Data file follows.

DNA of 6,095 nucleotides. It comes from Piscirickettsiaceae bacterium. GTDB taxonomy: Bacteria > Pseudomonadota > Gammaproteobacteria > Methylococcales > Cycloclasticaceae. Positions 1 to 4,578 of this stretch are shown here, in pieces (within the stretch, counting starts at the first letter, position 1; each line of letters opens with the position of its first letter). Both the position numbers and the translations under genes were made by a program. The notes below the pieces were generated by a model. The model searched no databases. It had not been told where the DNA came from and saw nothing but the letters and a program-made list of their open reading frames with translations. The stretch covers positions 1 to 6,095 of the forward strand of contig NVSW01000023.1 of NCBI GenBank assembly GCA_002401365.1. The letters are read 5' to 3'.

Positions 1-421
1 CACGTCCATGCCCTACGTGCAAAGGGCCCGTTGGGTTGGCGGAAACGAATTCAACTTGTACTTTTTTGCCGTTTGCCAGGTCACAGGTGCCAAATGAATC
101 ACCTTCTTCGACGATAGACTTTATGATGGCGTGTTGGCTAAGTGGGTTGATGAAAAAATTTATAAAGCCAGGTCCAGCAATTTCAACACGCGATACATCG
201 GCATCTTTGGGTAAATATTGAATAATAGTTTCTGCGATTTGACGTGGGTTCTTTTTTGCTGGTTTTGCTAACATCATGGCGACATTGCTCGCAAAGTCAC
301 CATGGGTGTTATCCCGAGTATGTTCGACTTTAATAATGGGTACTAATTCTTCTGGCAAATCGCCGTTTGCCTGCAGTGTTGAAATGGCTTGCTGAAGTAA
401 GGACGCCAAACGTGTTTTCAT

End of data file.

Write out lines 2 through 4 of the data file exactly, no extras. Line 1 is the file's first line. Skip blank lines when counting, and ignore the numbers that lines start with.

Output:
Positions 1-421
1 CACGTCCATGCCCTACGTGCAAAGGGCCCGTTGGGTTGGCGGAAACGAATTCAACTTGTACTTTTTTGCCGTTTGCCAGGTCACAGGTGCCAAATGAATC
101 ACCTTCTTCGACGATAGACTTTATGATGGCGTGTTGGCTAAGTGGGTTGATGAAAAAATTTATAAAGCCAGGTCCAGCAATTTCAACACGCGATACATCG